Do you use You should. Its mission is to... well, its mission is in its title. Here's what it had to say about the Republican debate (the millionth debate, right? Or the millionth and one?) that occurred on Sunday.

  • Former Massachusetts Gov. Mitt Romney falsely claimed U.S. job growth had been nearly 17 times faster than Europe's. Actually, European Union employment grew faster than that of the U.S. last year. Romney's source for the information told that he himself would no longer use the figures.
  • Former New York Mayor Rudy Giuliani accused Democratic candidates of "appeasement" toward Islamic terrorists. In fact, leading Democratic candidates have spoken out strongly against terrorism.
  • Sen. John McCain claimed American families spend $140 billion of their income preparing federal income tax returns. We find no support for that figure, which the Internal Revenue Service puts at $19 billion.
  • Rep. Tom Tancredo claimed illegal immigrants "are taking a large part of our health care dollars." But the independent Rand Corp. estimates that undocumented immigrants account for 1.5 percent of health care spending or less.

The site follows these summaries with longer and more substantive debunkings of the candidates' claims. And, as it turns out has hit the Republicans before and even chided the Democrats. Must-read material after any debate, I would say.

Uh, and how many stories should The Weekly Standard be obliged to recant? Starting perhaps with this Cheney favorite?

More from Ezra Klein.

This morning I was among a lucky few DC subway commuters to receive a bundle of safety information from a Metro representative. It included an "Emergency Guide," published by the Washington Post several years ago, several pamphlets detailing what to do in the event of a terrorist attack on the subway, and (my favorite) a pocket-size first aid kit, complete with Band-Aids, antiseptic towelettes, and antibiotic ointment. Now I'm ready for anything!! I suppose it makes sense to raise "awareness," but, geesh, reading the literature does remind you how screwed you'd be if you got stuck in one of those tunnels with a cloud of Sarin. Whatever you do, I guess you shouldn't leave the train car. As the Emergency Guide warns:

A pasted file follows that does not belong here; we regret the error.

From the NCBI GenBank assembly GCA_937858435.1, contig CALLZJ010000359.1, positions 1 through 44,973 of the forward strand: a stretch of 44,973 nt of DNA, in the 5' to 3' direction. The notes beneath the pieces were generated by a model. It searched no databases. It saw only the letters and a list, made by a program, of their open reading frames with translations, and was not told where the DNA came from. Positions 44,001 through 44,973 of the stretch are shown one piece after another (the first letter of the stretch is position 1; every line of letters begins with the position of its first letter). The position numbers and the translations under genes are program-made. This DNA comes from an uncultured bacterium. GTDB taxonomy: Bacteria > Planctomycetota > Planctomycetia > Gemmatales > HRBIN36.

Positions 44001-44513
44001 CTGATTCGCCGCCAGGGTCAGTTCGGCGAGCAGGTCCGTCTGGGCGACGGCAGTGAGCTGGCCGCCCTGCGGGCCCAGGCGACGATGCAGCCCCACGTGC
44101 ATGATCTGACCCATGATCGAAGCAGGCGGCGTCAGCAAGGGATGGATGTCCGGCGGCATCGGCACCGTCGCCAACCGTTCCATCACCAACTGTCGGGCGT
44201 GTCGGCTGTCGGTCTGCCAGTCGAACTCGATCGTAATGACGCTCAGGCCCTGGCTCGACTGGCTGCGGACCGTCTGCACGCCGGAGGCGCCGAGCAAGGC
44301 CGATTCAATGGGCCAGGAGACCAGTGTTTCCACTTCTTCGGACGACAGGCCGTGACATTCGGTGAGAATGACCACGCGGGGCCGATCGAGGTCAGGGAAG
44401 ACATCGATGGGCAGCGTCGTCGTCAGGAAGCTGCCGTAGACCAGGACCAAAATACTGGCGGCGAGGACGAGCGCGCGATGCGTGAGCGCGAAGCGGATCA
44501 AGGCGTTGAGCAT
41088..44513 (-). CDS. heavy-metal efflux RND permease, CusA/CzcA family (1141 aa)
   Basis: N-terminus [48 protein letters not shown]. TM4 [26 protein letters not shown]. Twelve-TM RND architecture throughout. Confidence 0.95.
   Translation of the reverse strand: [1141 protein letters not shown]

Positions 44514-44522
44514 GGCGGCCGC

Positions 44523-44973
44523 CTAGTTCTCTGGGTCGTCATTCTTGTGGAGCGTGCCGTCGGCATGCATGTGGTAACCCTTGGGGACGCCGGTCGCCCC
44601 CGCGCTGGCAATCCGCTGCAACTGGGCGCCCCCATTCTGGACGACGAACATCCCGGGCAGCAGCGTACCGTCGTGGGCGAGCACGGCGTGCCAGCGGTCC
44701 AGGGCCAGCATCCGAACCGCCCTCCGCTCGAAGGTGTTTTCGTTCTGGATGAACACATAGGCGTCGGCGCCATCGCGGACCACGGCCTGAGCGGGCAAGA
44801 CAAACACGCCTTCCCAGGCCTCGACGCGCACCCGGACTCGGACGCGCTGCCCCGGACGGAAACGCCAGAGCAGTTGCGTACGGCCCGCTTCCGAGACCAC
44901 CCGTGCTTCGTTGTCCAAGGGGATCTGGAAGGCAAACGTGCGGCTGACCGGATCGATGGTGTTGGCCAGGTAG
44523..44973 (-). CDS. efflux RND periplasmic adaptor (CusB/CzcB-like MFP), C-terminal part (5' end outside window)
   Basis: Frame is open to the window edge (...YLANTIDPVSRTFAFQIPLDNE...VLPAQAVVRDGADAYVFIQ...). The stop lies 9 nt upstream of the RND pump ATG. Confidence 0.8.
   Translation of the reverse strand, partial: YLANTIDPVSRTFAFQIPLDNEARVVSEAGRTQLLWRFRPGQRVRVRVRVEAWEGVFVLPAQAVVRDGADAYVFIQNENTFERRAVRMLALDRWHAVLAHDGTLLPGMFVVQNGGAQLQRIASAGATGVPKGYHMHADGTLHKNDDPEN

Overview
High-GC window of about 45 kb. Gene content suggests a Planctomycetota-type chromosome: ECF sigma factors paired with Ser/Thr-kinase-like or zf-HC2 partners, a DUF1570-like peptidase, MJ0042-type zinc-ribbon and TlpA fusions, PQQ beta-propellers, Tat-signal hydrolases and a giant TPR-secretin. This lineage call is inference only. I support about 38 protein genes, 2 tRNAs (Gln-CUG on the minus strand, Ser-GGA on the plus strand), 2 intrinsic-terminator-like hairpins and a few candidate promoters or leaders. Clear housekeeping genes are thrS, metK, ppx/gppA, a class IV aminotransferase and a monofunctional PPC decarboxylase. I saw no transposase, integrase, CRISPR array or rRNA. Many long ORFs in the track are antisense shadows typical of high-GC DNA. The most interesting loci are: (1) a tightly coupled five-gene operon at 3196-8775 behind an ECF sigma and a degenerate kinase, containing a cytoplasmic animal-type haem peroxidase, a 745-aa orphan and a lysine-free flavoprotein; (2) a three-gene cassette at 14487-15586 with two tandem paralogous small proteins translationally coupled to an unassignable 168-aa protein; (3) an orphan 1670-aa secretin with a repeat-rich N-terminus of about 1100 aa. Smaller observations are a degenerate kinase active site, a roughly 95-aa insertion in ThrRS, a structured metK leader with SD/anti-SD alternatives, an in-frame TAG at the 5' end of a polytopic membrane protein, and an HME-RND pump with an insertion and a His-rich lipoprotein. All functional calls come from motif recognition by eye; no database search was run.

Seen through the windows of a speeding train, a Metrorail tunnel is little more than a blur of blackness and lights. Outside the train, on foot, it's a complex and treacherous place, riddled with hazards that can cause injury or instant death.

Thank goodness for my new moist towelette...

Former Peruvian dictator Alberto Fujimori might once again escape the law. For the last year, Peruvian authorities have sought Fujimori's extradition from Chile for human rights abuses he oversaw during the 1990s, but it's not looking good. A Chilean judge denied Peru's extradition request last month. Peru, of course, immediately appealed the decision. And Peruvians living in Chile also filed separate criminal charges hoping to tie up Fujimori in the courts rather than allowing him to flee should Peru's appeal fall through.

The South American strongman seems to always be escaping the law. In 2000, a corruption scandal forced Fujimori to flee Peru allowing the South American nation to confront Fujimori's human rights violations with a Truth and Reconciliation Commission similar to South Africa's. Meanwhile, Fujimori's Japanese descent afforded him safe exile in Japan from where he faxed in his resignation. During his exile, international arrest warrants building on the commission's findings were issued by Interpol and Peru. But despite the possibility of capture, Fujimori attempted to slip back into Peru via Chile in 2005. And to run for president, no less. Chilean authorities apprehended him as the two countries have an extradition treaty.

But last month, a Chilean Judge turned down Peru's request. Seemingly as a last resort, Peruvian ex-pats filed the new criminal charges, although, to no avail. Last week, the charges were quickly dismissed and it looks as if Chile's supreme court could take three or more months to decide Fujimori's fate. Without new charges, or some other divine hand, it looks like Fujimori might be back in Japan for Christmas.

—Rafael Valero